Whenever I read something that has “blogworthy” potential, I file it electronically. My file is growing.
When I read Thursday’s Daily Good, published by Charity Focus, I immediately knew that the post’s “Be the Change” directive to “reflect on the greatest lessons from each decade of your life” was going to be my blog topic this week.
The great lesson(s): It was good for me to live in Puerto Rico. Although it wasn’t an exotic foreign locale, I was introduced to Spanish at a very young age (when it is easier to learn). We also did not have English television in the daytime, so I had to go out and about. I also vividly remember the spanking I got when I opened the Barbie I had been given, even though I knew it was a duplicate and I knew my parents planned to return it. It was one of those seminal moments when I “got” the fact that my parents meant what they said.
The great lesson(s): In the end, it really doesn’t matter that your children have the matching designer outfits and the perfect “everything.” If I were raising a little child again, I would focus more on the sheer experience of spending time with him or her than on attempting to perfect the “look.” I would also defer a little bit throwing them into activity after activity, letting their interests unfold in a more natural way.
Decade Five (2004-present)
It amazes me that I am over halfway through this decade. When I disclosed to my husband recently the fear (that I consider irrational) that I am going to die before I get to do the things I most want to do (like use my passport), he said “we all feel that way.” By 2013, I will have one child a year away from college and another in high school. It strikes me that by incorporating the things I love doing (writing, being involved in our local film school, running), I am somehow coming closer to my true self and therefore being more engaged with my family. This has also been the decade of looking the debt monster in the eye and saying, “yes, we let you grow unchecked for far too long. It is now time for us to slay you once and for all.”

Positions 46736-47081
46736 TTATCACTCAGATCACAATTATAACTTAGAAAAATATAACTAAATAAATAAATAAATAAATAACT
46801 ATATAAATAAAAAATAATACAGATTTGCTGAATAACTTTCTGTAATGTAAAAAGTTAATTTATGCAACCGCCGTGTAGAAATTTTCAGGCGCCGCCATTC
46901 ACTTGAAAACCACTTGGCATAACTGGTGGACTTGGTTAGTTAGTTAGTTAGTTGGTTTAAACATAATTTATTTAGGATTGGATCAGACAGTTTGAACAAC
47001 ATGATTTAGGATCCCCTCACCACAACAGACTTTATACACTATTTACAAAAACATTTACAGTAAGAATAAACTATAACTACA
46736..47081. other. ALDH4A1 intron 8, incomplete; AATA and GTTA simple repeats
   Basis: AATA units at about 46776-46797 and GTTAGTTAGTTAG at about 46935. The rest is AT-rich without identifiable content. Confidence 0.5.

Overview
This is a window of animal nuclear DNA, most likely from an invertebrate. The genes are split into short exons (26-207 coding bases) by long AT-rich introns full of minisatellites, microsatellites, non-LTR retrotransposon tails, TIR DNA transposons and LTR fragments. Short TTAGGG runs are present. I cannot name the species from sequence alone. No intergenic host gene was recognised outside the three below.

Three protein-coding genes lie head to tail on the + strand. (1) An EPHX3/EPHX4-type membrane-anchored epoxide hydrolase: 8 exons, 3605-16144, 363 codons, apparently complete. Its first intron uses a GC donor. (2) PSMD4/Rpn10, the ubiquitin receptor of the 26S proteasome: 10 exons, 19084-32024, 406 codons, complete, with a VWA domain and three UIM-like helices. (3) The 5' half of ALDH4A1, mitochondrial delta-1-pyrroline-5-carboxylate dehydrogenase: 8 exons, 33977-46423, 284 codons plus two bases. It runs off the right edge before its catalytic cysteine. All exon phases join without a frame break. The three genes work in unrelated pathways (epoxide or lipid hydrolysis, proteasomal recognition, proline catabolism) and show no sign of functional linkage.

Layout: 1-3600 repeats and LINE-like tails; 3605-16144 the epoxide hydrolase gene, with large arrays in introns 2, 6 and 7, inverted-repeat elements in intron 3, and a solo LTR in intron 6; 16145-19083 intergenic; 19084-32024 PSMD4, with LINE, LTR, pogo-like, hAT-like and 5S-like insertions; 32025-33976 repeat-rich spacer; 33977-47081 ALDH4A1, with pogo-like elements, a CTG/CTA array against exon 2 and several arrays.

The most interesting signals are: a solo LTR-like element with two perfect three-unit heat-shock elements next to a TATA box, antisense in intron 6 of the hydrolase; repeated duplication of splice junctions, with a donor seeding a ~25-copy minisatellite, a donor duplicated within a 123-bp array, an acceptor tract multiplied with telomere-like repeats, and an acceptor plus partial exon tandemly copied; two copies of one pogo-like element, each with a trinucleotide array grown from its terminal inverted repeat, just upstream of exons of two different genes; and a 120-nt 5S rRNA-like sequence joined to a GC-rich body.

The great lesson(s): This lesson, I suppose, has extended itself over three decades. When Ann died, I had just the night before chosen not to call her. We had been buying her old townhome, and Wayne suggested I let her know that it had been painted (one of the financing conditions). I said, “no, it can wait.” Would it have mattered that she knew the townhome was painted? No. But it matters, in retrospect, that I didn’t talk to her that night. Sometimes a phone call or conversation about “nothing” is the one that matters most of all.
The Daily Good pieces always start with a quote. The quote on the day that prompted this blog was also a “keeper”: